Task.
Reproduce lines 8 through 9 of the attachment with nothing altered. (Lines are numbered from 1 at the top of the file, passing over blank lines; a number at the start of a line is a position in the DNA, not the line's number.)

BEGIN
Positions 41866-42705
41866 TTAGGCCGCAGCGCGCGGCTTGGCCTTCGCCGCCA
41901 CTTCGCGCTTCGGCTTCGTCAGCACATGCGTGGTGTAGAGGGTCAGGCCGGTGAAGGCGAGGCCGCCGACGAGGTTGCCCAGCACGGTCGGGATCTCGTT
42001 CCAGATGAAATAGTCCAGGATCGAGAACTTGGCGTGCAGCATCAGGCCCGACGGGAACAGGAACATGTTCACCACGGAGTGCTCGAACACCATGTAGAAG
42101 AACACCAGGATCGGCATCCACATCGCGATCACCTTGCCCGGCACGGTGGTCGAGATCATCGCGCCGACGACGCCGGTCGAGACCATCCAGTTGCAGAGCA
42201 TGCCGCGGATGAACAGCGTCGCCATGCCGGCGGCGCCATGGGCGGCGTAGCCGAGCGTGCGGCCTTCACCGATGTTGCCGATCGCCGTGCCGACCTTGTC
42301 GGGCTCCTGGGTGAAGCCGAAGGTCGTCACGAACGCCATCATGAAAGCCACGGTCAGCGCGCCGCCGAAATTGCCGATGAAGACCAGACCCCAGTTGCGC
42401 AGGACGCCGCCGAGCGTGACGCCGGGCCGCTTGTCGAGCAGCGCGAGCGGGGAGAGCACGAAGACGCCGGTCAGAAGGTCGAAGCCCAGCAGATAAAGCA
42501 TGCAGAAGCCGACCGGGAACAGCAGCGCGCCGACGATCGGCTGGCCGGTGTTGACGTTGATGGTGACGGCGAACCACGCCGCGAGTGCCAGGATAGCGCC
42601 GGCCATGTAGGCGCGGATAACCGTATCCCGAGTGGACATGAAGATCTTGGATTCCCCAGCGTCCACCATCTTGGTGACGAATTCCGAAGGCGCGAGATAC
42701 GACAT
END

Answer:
42401 AGGACGCCGCCGAGCGTGACGCCGGGCCGCTTGTCGAGCAGCGCGAGCGGGGAGAGCACGAAGACGCCGGTCAGAAGGTCGAAGCCCAGCAGATAAAGCA
42501 TGCAGAAGCCGACCGGGAACAGCAGCGCGCCGACGATCGGCTGGCCGGTGTTGACGTTGATGGTGACGGCGAACCACGCCGCGAGTGCCAGGATAGCGCC